Typhoon Lando: Rain deepens flood misery
Twenty-two people were killed in floods, landslides and boat accidents, as well as by flying debris, according to an AFP tally based on confirmed figures from national and local authorities.
Koppu, the second strongest storm to hit the disaster-plagued Southeast Asian archipelago this year, had also forced more than 60,000 people from their homes, authorities said.
After making landfall on Sunday morning on the east coast of Luzon, the Philippines' biggest island, the slow-moving typhoon brought heavy rain to some of the nation's most important farming areas.
"I've never seen anything like this. It's the worst flood I've seen in my entire life," farmer Reynaldo Ramos, 68, told Agence France-Presse as he walked through knee-deep water in Santa Rosa, about two hours' drive north of Manila.
Military, government and volunteer rescue units equipped with rubber boats were trying to help residents in dozens of flooded villages, according to Nigel Lontoc, a regional rescue official.
"The floods are rising fast and some people are now on their rooftops," Lontoc told AFP, but added there were not enough rescuers and he did not know how many have been saved.
Lontoc said many thousands of people may be stranded in those villages, although it was too early to determine an exact number.
Huddling on high ground
In Santa Rosa, water buffalo, pigs, goats, dogs, washing machines and furniture lined the sides of a storm-tossed highway, where about 200 residents had been seeking refuge from the floods since Sunday night.
Jun Paddayuman, 27, in shorts and a white singlet caked with mud up to his chest, pointed to his nearby house, where flood waters had risen to the roof.
"The waters arrived suddenly. We did not expect it at all," he told AFP.
When the waters first appeared in his house, Paddayuman said he waded to the highway, helping his eight-months pregnant wife and three-year-old son to safety.
He added he had seen geese, chicken and dogs being carried off by the rampaging waters.
Nearby, two men pushed pigs placed on top of truck tyre inner tubes through chest-deep floods in a valiant attempt to save their hog farm.
Wide expanses of rice paddies had disappeared under torrents of water throughout the towns and villages north of Manila because of runoff from torrential rain unleashed by Koppu on nearby mountain ranges.
Koppu initially hit fishing and farming communities on the east coast of Luzon with winds of 210 kilometers an hour, making it the Philippines' second most powerful storm of the year.
In the deadliest single incident related to Koppu, 7 passengers aboard a small ferry were killed when it capsized in rough seas off the central island of Guimaras on Sunday.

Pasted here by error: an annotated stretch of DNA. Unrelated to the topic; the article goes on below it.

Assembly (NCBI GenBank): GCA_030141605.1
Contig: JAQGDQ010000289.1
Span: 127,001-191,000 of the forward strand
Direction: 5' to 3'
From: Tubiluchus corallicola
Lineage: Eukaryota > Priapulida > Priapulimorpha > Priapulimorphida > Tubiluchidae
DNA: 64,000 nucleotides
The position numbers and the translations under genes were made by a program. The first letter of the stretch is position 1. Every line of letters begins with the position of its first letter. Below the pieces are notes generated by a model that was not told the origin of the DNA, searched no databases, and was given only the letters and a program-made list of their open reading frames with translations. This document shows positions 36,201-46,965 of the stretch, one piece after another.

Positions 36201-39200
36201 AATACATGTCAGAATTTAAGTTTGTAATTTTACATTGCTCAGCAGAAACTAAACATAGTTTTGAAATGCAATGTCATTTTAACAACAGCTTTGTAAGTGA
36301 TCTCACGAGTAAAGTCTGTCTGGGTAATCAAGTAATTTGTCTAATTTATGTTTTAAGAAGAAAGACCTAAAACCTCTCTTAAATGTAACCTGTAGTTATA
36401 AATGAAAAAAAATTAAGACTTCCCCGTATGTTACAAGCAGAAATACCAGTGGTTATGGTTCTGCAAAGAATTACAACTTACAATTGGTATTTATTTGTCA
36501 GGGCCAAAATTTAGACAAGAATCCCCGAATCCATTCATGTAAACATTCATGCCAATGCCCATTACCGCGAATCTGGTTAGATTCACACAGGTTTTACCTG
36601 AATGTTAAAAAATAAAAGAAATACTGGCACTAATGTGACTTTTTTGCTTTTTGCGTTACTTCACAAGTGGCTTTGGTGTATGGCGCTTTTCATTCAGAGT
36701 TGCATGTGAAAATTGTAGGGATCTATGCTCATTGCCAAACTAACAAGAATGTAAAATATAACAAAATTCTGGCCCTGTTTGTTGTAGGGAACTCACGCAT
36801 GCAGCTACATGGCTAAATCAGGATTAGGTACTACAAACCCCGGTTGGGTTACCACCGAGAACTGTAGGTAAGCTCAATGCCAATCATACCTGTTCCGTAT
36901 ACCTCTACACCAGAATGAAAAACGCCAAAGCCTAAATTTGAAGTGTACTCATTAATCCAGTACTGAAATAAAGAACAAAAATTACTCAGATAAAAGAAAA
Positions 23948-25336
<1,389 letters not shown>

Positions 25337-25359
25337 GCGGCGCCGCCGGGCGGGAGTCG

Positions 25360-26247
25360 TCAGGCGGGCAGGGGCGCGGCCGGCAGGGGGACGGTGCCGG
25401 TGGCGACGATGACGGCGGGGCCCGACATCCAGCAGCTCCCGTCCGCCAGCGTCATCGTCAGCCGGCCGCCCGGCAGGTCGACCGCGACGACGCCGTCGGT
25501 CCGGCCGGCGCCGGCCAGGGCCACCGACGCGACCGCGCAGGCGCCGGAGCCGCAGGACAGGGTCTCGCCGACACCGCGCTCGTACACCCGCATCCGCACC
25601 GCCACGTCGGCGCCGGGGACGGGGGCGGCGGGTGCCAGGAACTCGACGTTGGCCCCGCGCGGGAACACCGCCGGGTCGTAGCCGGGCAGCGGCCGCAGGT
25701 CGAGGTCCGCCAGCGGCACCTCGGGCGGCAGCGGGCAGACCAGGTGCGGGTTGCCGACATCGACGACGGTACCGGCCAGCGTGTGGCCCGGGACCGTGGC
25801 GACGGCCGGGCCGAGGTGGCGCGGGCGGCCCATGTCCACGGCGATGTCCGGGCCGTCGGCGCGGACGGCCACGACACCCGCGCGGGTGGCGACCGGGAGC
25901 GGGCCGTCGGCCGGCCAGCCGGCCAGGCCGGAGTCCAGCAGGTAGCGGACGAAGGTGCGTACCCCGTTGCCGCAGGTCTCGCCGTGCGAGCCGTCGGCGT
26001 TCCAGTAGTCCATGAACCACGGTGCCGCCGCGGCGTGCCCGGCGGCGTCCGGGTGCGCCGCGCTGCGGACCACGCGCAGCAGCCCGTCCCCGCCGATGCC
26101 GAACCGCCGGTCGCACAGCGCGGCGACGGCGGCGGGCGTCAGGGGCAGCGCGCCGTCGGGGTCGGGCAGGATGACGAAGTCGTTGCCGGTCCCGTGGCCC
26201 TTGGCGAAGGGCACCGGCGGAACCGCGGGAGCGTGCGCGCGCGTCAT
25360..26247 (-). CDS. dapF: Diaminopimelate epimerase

Although the accident occurred more than 500 kilometers (300 miles) from the direct path of the typhoon, local authorities said the storm exacerbated seasonal monsoon conditions.
Three people were confirmed killed in Aurora province, where the storm made landfall, and 4 in the farming regions just north of Manila.
Most of those fatalities were due to drowning or being struck by fallen trees or other objects.
Heavy rain deepened flood misery in farming and mountainous regions of the northern Philippines on Tuesday, October 20.
Koppu had weakened into a tropical storm and moved into the South China Sea by Tuesday morning, but its huge rain band ensured downpours across swathes of the sodden north where tens of thousands of people were displaced.
"The waters rose really fast, luckily we were rescued," Lourdes Gatmaitan, 64, told AFP after sleeping at a basketball court being used as an evacuation center in Cabanatuan, a town about three hours' drive north of Manila, the capital.
Floods as high as rooftops had covered some of the nation's most important rice and corn farming regions in the flat plains north of Manila that are either side of a giant mountain range.
While the water had subsided on Tuesday in areas closer to the ranges, such as in Cabanatuan, the flooding had moved downstream to other farming towns.
More than 200 villages in the farming regions were flooded on Tuesday, with some areas more than one meter (three feet) under water, according to a report from the local civil defence office.
And heavy rain continued over the Cordillera mountain range, meaning more water was expected to flow down.
Weather forecasters also warned that Koppu would cut back onto the far northern edge of Luzon on Wednesday morning after picking up more water in the South China Sea.
The Philippines endures about 20 major storms a year, many of them deadly.
The islands of the Southeast Asian archipelago are often the first major landmass that the storms hit after emerging over the Pacific Ocean.
Scientists have warned climate change will mean more frequent and intense storms.
The most powerful storm ever recorded on land, Super Typhoon Haiyan, hit the Philippines in 2013, leaving at least 7,350 people dead or missing.
While the latest storm has not been one of the deadliest, it will condemn many thousands of already financially struggling farmers to deeper poverty.
On the outskirts of Cabanatuan City, a regional trading center, the receded floodwaters revealed vast swathes of rice crops destroyed, their green blades turned brown, flattened and withered.
Farmers and other residents, their legs and arms caked in mud, wrung mattresses and blankets by the roadside to squeeze out brown water.
"If we don't clean this up fast, we'll get sick," tricycle driver Dennis Punzalan told AFP, his feet buried in thick, slimy mud, as he threw his five-year-old daughter's teddy bears on to a pile of rubbish. – with reports from Joel Guinto, Agence France-Presse/Rappler.com